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KrasdaleTruck_Cropped_1.png Photos: Krasdale Foods
Krasdale has $675 million in annual sales and serves more than 300 independent supermarkets in the Northeast and Florida, including about 250 in metro New York.

Krasdale Foods looks to build on its position

Metro N.Y. distributor leverages strengths as new competition comes to town

Amid a brewing battle in metropolitan New York’s grocery market, Krasdale Foods finds itself well-positioned.

The food distributor operates a 325,000-square-foot distribution center in the Hunts Point section of the Bronx, overlooking Manhattan, Brooklyn, Queens and Long Island. That location — plus a well-honed business model and strong relationships with neighborhood grocers — gives Krasdale an edge in competing with bigger players expanding in the region, said President and Chief Operating Officer Steve Silver.

“We are strategically located. There is nobody in the dead center of the New York metropolitan area doing what we do,” Silver (left) told Supermarket News in an interview. “So we have a huge tactical and logistical advantage over anybody to serve supermarkets inside that area.”

White Plains, N.Y.-based Krasdale, which has $675 million in annual sales, serves more than 300 independent supermarkets in the Northeast and Florida, including about 250 in metro New York. Store banners it supplies include C-Town, Bravo, Aim and Market Fresh supermarkets (ranging from around 10,000 to over 20,000 square feet) as well as mini-groceries Shop Smart Food Markets and Stop 1 Food Mart, which include small bodegas with one register, Silver said. The company also serves delis, drugstores, convenience stores and a range of other independent retailers selling food and groceries, reaching around 2,500 retailers overall.

Silver added the title of president earlier this month as part of the succession plan at Krasdale, currently led by chairman and CEO Charles Krasne. Founded in 1908 as A. Krasne Inc., the company became Krasdale Foods in 1972.

“We’ve managed to survive and succeed because we’re very good at what we do. We have a fairly niche market, supplying supermarkets that we sponsor, typically in urban areas but also in community areas. They’re not your typical 60,000- to 100,000-square-foot box, but stores that are very tailored to the community that they serve,” he explained. “To do that, you have to be very nimble, and you have to be able to serve a wide diversity of neighborhoods. Fortunately for us, it’s a difficult lock to pick for some of the big boys — the Walmarts, the Targets and the Amazons — and we do it very well.”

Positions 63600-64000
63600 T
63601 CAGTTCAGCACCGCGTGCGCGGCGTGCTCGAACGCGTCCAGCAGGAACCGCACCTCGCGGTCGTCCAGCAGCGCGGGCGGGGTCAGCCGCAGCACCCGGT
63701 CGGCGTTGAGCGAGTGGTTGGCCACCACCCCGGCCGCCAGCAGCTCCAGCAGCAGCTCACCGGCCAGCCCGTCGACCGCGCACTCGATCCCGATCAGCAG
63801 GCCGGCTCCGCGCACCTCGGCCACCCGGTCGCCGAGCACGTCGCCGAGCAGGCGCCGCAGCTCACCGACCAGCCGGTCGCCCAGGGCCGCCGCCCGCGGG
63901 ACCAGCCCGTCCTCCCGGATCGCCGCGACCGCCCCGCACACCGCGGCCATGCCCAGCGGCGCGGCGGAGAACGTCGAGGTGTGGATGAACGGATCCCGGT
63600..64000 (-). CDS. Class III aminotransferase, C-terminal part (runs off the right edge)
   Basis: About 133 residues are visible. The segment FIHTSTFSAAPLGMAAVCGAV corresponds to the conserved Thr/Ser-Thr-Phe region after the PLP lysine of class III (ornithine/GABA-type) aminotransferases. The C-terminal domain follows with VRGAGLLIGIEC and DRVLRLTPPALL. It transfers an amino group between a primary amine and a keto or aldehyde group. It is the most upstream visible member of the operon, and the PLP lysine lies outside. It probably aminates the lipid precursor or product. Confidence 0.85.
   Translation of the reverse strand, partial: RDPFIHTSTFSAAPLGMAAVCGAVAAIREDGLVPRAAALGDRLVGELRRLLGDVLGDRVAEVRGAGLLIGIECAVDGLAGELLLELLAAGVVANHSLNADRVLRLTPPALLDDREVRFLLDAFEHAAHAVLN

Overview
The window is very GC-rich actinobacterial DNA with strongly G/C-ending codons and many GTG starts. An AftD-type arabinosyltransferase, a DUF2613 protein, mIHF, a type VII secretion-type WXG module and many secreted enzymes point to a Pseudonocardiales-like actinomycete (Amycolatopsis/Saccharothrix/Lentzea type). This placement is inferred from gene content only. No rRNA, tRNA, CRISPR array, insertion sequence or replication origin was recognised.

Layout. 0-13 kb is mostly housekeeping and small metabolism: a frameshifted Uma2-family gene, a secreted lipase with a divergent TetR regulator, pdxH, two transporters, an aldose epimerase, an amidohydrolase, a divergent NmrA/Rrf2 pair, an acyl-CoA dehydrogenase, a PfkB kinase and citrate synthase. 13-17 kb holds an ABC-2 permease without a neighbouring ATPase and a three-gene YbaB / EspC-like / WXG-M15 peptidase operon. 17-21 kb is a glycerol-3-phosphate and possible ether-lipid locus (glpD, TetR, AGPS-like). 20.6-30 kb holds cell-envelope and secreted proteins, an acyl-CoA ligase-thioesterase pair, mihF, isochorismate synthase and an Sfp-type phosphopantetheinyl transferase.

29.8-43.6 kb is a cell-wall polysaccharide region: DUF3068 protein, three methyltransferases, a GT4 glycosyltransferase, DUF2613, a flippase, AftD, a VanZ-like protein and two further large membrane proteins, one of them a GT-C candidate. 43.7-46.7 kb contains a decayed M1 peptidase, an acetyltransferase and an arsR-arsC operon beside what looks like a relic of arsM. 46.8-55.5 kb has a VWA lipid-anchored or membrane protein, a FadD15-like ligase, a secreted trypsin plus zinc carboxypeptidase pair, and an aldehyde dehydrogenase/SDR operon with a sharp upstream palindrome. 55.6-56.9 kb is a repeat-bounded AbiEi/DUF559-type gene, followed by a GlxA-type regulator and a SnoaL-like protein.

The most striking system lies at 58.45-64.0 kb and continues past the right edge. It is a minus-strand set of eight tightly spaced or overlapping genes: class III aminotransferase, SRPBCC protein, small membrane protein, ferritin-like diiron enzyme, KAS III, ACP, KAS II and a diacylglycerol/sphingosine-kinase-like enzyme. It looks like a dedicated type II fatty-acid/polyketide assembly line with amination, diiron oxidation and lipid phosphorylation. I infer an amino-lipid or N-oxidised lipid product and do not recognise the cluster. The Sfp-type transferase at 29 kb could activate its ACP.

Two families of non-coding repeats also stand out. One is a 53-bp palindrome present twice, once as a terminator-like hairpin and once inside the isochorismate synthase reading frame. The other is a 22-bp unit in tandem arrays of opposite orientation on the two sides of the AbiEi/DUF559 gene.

C-Town and Bravo supermarkets are just two of the banners served by Krasdale in the New York metropolitan area.

Crowded Market Gets More Crowded

Krasdale will need to continue its agility as larger companies zero in on its trade area.

In September, Walmart — with stores across metro New York but no significant New York City presence — launched a “city grocery experience” to serve New Yorkers through its Hoboken, N.J.-based subsidiary. To process orders, Jet built a dedicated e-commerce fulfillment center in the Bronx. A couple of months earlier, online grocer FreshDirect had opened a 400,000-square-foot facility in the South Bronx to bolster its market share.

The rising competition also includes brick-and-mortar retailers. German hard-discount grocer Lidl entered the metro New York market in December with the opening of a store in Staten Island. Just weeks before, Lidl had acquired Best Market, whose 27 stores include 24 locations on Long Island, two in New York City and one in New Jersey. Plans call for those stores to begin converting to the Lidl banner this year.

Also boosting its presence in the area is Ahold Delhaize USA’s Stop & Shop, which in early January purchased King Kullen, whose 37 supermarkets on Long Island will join Stop & Shop’s 51 stores there. And this fall, Wegmans Food Markets is slated to open a store in Brooklyn, marking its first New York City store.

All will have to tangle with an already highly competitive field that includes Aldi, Walmart, Target, Costco Wholesale, BJ’s Wholesale Club, ShopRite, Whole Foods Market, Trader Joe’s, Key Food Stores and a host of independent and specialty grocers, among others.

“It seems like everybody in the world wants to sell the products we sell, whether that be from traditional distribution, online ordering, home delivery, you name it. Everybody wants to get into food,” Silver said. “It’s a challenge.”

But Krasdale is up to the task, he noted. For one, its metro New York supermarket owners’ stores are entrenched in their neighborhoods and have an ear to the ground on customer needs — something larger operators might find hard to match. That proximity to shoppers’ residences also counteracts some of the convenience allure of online ordering.

“That’s how they survive. They know what their consumers want and they give it to them. They cater to their neighborhoods very well,” Silver said.

The Krasdale private label line includes 700 to 800 food and nonfood items that offer shoppers a high-quality, lower-cost option.

A Nearby, Reliable Partner

Independent retailers turn to Krasdale as a one-stop shop for supply and support, according to Silver. Along with grocery wholesale, Krasdale’s business includes marketing, merchandising, supply chain, financing and other services through its Alpha 1 Marketing, Beta II Marketing, Consolidated Supermarket Supply (CSS), KoolTemp Foods and Waverly subsidiaries.